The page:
Our dogs, I’m sure, think that we talk too much and say too little. My advice to dog owners: when you cannot improve on silence, be quiet.
The function of communication is to achieve or maintain any desired outcome. Communication—information, instruction, persuasion, control, motivation, emotional release, and information—is all about change. If we don’t want anything in particular, the best we can do is to keep quiet.
Communication happens through signals with different forms, e.g., sound (verbal and non-verbal), body language, facial expression, eye contact, smell, touch. All organisms communicate, animals, plants, fungi and even bacteria.
Talking is our primary communication means because we have developed complex language systems. That is a peculiarity of the brain of our species. Other animals also communicate with one another, though their communication is apparently not as sophisticated as ours. Besides talking to change or maintain the behavior of others, we also engage in cozy talk, social talk, gossiping, etc.. However, cozy talk is not always that cozy, and social talk leans more often than we care to admit to being anti-social.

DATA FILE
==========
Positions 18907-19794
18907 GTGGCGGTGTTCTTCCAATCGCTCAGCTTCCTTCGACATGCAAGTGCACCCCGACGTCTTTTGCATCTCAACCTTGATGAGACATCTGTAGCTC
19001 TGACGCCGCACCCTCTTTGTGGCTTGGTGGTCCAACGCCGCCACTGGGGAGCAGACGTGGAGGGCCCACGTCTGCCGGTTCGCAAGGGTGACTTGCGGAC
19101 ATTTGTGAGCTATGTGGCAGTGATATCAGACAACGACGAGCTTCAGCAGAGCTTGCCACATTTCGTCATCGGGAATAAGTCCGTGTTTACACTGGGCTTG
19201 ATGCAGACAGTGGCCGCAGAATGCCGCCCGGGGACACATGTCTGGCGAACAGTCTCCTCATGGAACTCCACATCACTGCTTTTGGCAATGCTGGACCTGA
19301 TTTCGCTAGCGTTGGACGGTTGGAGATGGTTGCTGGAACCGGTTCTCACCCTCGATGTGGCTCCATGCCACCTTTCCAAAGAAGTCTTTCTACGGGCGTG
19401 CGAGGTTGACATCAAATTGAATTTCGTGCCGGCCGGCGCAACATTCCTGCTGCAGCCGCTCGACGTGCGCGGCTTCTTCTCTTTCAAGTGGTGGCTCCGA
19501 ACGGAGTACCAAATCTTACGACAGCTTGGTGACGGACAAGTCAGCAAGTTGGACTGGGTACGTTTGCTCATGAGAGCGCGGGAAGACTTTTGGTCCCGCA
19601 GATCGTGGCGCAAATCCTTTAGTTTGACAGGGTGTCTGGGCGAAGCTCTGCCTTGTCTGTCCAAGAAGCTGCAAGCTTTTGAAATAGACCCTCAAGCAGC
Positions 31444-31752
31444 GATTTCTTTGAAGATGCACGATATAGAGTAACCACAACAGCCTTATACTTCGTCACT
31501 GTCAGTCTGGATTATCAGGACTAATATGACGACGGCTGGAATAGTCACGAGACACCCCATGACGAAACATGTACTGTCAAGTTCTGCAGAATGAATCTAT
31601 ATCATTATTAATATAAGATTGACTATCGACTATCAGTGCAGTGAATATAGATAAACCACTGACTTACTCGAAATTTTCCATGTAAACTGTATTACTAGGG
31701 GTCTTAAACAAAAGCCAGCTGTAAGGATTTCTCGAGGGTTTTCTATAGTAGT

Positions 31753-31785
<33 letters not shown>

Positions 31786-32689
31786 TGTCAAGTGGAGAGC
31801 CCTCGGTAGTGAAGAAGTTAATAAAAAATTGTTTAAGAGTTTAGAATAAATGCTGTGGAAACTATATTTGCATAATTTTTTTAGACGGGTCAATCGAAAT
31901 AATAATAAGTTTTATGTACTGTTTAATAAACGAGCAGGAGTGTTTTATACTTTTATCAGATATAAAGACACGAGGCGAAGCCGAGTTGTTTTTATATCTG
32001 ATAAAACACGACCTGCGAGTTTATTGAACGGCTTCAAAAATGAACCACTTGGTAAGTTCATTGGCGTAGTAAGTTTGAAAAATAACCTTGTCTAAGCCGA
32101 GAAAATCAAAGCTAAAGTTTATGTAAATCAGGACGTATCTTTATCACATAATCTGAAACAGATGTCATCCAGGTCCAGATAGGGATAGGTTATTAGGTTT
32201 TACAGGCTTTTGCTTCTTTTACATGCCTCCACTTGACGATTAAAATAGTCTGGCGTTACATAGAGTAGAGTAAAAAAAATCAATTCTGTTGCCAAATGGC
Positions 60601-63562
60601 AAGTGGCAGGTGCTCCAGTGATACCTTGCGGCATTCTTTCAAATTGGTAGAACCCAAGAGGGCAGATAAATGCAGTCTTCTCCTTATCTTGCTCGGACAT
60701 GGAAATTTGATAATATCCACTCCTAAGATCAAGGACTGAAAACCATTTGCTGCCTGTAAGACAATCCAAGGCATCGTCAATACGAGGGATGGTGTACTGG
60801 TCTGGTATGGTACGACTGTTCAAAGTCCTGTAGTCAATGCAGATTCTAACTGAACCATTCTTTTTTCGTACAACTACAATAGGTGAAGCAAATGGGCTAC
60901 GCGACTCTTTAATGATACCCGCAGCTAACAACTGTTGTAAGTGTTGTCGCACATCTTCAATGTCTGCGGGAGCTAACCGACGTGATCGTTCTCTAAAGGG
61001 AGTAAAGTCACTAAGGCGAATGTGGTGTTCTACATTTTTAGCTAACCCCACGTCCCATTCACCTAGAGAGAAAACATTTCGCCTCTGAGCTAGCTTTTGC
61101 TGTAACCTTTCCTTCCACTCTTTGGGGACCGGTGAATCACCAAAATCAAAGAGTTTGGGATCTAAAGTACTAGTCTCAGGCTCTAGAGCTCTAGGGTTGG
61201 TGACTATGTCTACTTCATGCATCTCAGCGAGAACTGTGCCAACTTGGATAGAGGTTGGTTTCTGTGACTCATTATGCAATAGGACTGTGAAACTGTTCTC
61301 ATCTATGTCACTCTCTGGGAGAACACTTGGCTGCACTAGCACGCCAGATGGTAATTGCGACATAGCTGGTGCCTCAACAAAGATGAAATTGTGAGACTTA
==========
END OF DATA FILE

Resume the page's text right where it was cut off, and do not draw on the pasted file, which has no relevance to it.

If language is a useful tool to create understanding, it is, by the same token, the ideal tool to create misunderstanding. In conclusion, we would be better off shutting up more often.
Dogs don’t care for idle talk or social talk. They don’t have a keen interest in gossip or emotional bursts either. Dogs are pragmatic—if you don’t bother me and I don’t bother you, all is good. Dogs are connoisseurs of silence. Instead of so much talking, I’m convinced your dog would value immensely more a kind glance or a little pacifying gesture. In other words: if you don’t have anything important to communicate to your dog, keep quiet.
Have a quiet, peaceful and beautiful day!
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